Normally when a game appears based on a beloved license, it isn’t unreasonable to have low expectations, but at the same time look for something neat about the game that captures something genuine about the source material in interactive form. Examples that come to mind are the fear mechanics in Batman Begins, the campy theatrics of the 007 games, and the unbridled coolness of Cool Spot (Okay, that last one might be a bit of a stretch). Usually, there’s evidence that at least someone on the dev team has a familiarity with and passion for the comic/movie/show they’re turning into a cheaply made and rushed video game. All that said, Speed Racer: The Beginning has zero merit and feels, if anything, like an attempt to sabotage the reputation of the classic anime franchise.
The game starts with a bizarre instrumental arrangement of the classic theme song that sounds like a SNES era chiptune tossed into a woodchipper of a filter that I’m assuming was supposed to make it sound like real instruments (It doesn’t). You have the option to start the game, check out the controls (Jump, use power up), and what iOS game would be complete without microtransactions? You can purchase credits in order to stockpile power ups which I guess are supposed to make the game easier, though the levels are pretty straightforward and I’m having trouble coming up with any reason to drop extra dollars on this game.
The title of the game is Speed Racer: The Beginning. This, to me, implies that there is some sort of narrative presence in the game, however silly it may be. The Beginning of what? The question is never answered, as there is no hint of flavor text anywhere in the game, or any personality whatsoever. You start the game, play the levels until you’re sick of them (and boy howdy you will be), and there is nothing in between. It doesn’t help that the game looks and feels like a lazy flash game, with the only inkling of aesthetic detail spent on the Mach 5. Levels consist of a theme (snow, forest, lava, etc), a never changing background, pitfalls, and inconsistent, blandly designed enemy cars. None of which have anything in common with the creative, Wacky Racers-esque foes from the show. Racer X makes an appearance, but you can hardly tell it’s him when he shows up.
Sealing the fate of Speed Racer is the brainless, and oftentimes broken gameplay and thoughtless level design. It essentially plays like Robot Unicorn Attack, but with no talent behind it. Speed automatically drives the Mach 5 through bland levels, and you have to jump across pits with his amusingly nonsensical double jump (I can buy the springlike protrusions giving Speed airtime, but what is he springing off of in the air?). Occasionally a power up will appear, which will either clear obstacles, help Speed cover longer jumps, or help his car get through bad weather. The Mach 5 also has the unintentional ability to climb up the edge of a cliff every now and then, and also to fall through solid ground. That, accompanied with occasional freezing, really drive home how lazily this game was put together. Coins are also littered throughout the levels (Which last way too long, by the way) that give you points that do nothing. Yep, the only way to acquire credits is to pony up cash. The coins also happen to be placed in areas that will guarantee your death quite often, so going out of your way to collect them oftentimes ends in tragedy.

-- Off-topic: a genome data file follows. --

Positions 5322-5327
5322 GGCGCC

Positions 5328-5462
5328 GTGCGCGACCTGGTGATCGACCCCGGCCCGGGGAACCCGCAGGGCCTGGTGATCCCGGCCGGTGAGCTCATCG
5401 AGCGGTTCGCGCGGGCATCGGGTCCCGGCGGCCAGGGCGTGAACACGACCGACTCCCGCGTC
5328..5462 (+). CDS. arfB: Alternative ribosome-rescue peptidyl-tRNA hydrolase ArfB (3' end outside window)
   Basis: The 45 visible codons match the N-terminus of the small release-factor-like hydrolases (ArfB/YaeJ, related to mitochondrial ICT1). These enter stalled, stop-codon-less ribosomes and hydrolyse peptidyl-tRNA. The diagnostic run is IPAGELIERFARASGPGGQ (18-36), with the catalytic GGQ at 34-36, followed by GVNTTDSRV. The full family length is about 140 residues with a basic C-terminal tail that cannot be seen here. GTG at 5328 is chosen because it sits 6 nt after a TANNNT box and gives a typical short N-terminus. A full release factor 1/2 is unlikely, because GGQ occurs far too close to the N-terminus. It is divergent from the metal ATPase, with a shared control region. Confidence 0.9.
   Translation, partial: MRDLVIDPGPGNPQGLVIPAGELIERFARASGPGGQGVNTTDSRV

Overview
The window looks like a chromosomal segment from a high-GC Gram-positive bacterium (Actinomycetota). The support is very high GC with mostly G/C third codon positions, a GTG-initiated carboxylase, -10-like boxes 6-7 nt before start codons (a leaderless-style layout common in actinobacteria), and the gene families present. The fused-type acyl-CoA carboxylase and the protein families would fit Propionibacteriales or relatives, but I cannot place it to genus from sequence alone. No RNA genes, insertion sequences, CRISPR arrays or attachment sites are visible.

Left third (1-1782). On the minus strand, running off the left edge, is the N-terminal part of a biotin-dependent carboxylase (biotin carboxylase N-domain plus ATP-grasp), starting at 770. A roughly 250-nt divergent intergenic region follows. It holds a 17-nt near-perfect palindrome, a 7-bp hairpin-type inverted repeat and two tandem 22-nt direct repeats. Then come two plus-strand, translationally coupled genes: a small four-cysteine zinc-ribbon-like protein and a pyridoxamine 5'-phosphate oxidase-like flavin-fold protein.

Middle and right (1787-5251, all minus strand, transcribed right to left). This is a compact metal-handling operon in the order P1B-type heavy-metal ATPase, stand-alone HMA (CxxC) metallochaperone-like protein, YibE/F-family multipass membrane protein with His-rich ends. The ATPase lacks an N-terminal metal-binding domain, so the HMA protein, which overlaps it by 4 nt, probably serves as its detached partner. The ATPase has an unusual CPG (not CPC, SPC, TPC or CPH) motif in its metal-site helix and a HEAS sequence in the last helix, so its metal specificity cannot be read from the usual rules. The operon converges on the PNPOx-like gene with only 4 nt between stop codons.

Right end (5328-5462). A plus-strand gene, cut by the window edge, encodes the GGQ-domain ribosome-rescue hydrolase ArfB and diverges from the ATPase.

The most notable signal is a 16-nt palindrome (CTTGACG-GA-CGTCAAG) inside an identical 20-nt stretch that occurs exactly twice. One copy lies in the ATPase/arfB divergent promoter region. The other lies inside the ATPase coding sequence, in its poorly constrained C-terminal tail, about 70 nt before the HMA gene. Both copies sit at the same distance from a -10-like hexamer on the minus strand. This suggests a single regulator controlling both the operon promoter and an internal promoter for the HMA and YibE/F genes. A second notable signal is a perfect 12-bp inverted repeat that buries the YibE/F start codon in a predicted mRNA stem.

This is the part of the review process in which I generally offer a brief summary of the review, as well as offering a few more pros and cons for the game in question. In the case of Speed Racer: The Beginning, frankly, I just want to forget this ever happened. I think I might finally get around to snagging a Blu Ray of the live action movie, because that was a pretty fun movie. I mean, come on, John Goodman fights ninjas. I can get over giving the Wachowskis ten bucks for that.
[review title=”Speed Racer: The Beginning” pros=”Erm, the glitches are pretty funny, sort of.” cons=”Knowing that somewhere out there, somebody purchased credits in this really upsets me” verdict=”If you really want to play a Speed Racer game for some reason, try the movie tie in on the DS instead. Or go home and come up with something better to do.” score=10]